The avian world has been a part of the human understanding of music. It has inspired composers like Ralph Vaughan Williams, Louis-Claude Daquin, Ludwig Beethoven, Frederick Delius, Olivier Messiaen, Ilaiyaraaja and Maria Schneider to orchestrate captivating arrangements. In 2000, David Rothenberg, a jazz composer and professor, had an impromptu duet with a White-Crested Laughingthrush at the National Aviary in Pittsburgh. The encounter inspired him to write a book called Why Birds Sing in which he wrote, “Why do birds sing? For the same reasons we sing—because we can. Because we love to inhabit the pure realm of sound. Because we must sing…”
The birds and the melodies
The songs of birds to those uninterested in spotting them may sound like arbitrary harmonies. But to birdwatchers (the new term for bird lovers), it represents dreamy possibilities. It may be an endangered species they have been aching to find. Perhaps, a surprise appearance from a winter visitor. Sometimes, it is the soundtrack of a reunion.
Reptiles, amphibians, and mammals have larynges that create unique sounds. Birds are the only species that use a voice organ called ‘syrinx’ to create musical vocalizations. It is dubbed after a Greek nymph, who fled to the river while pursued by Pan—the God of the Wild. The river nymphs turned her into hollow reeds which made haunting noises as the God’s angry breath raged through them.
Like panpipes, a bird’s syrinx is a tubular structure supported by cartilage and rolls of tissue. Except for a few birds like vultures, storks, woodpeckers, and pelicans, other species are born with this pea-sized organ. In 2013, Julia Clarke, a Texas-based paleontologist, discovered one that had belonged to a bird fossil about 67 million years ago. Along with her team, Clarke opined that syrinxes had evolved over time to take over the duties of larynxes. In 2018, their report in the Proceedings of the National Academy of Sciences journal proposed this organ to be a rare evolutionary novelty, backed by genetic data.
Watch. Listen. Learn.
Whether a sharp whistle, a rhythmic gargle, a terrified shriek or an enchanting harmony, the syrinx reveals a lot about the bird’s whereabouts. It also provides insights about its state of mind. Many birdwatchers nail their targets by cupping their ears and listening intently. It is a complicated process because each call has a characteristic pitch and tone. Depending on the mood, be it hunger, fear, elation or sexual longing, the song may change.
Unfortunately, some hobbyists and guides use recorded calls to trick elusive species. An unethical baiting practice that disrupts their natural instincts, it is literally click-baiting. Ethical birdwatchers put in the time and effort to better understand the music. They tend to:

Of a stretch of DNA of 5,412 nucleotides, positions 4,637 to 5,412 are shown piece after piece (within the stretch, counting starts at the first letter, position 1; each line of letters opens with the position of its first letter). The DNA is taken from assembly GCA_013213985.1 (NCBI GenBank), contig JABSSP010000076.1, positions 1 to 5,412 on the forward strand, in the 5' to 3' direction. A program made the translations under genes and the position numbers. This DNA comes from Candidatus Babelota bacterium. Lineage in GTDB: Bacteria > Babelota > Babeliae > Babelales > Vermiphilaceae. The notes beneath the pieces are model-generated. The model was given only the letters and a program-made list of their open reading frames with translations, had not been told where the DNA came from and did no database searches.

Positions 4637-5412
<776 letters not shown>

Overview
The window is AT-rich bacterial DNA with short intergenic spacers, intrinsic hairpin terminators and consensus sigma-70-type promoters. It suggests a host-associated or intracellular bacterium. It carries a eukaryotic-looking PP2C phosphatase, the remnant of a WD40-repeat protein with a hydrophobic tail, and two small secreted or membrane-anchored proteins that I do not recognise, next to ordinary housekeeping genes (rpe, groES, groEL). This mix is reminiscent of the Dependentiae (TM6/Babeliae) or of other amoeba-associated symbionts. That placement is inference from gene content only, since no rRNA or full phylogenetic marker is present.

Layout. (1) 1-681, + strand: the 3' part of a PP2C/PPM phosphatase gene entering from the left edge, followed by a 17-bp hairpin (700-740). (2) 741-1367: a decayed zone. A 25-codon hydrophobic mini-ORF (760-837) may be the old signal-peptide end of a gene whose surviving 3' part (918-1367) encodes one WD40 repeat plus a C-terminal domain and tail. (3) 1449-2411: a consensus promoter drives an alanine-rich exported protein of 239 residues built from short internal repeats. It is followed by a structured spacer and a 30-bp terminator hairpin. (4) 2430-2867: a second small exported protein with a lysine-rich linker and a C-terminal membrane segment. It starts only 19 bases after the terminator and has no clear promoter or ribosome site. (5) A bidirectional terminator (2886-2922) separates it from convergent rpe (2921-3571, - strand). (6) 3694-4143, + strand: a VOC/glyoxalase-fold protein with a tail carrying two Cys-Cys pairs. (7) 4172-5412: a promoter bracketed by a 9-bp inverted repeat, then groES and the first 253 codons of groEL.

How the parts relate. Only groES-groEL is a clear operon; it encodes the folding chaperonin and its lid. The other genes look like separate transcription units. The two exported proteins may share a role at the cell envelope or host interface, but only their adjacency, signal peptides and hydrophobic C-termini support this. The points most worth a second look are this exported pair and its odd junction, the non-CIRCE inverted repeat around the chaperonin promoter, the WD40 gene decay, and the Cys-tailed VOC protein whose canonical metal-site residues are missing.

Build a mental library through repetitive practical and theoretical listening
Use a string of syllables to describe the sound
Become familiar with the range of calls
Acquire a lasting mental imprint by watching the bird sing
Now, that’s what you call music
Birds like Cuckoos, Chiffchaffs and Hoopoes are named after their calls. The Common Hawk Cuckoo is known as the Brainfever Bird because of its maniacal, repetitive cries. The Malabar Whistling Thrush is nicknamed “the whistling schoolboy” because that is exactly what it does. Laughing Doves laugh. Babblers babble. Warblers warble. Onomatopoeic speculation has led people to believe that the extinct Dodo’s call was a two-noted “Doo-doo” sound.
Some sing beautifully while others sound man-made. Drongos and Mynahs are even expert mimicry artists. But every single note is as precious as the other. In the words of author Henry van Dyke, “The woods would be quiet if no bird sang but the one that sang best”.
Behind the music of birds
Studies show that nature’s sounds have a positive impact on our autonomic nervous system. It helps you to disentangle and relax. As you walk through the woods, over the hills or by the riverside, your ears prick up. The murmuring of a stony brook; the howling of the wind; the rustling of dead leaves; the buzzing of cicadas; the footsteps of squirrels as they race up trees—each of these melodies erupt from the womb of their composer—the planet.
For birdwatchers, some of these sounds have them excited and on tenterhooks. Even if you are not a birdwatcher or a musician, you belong to one of the few species that can use music to speak your mind— like birds. Your fears and sorrows; your hopes and dreams. Every time you step outside, you are attending a concert in which musicians play the soundtrack to their lives.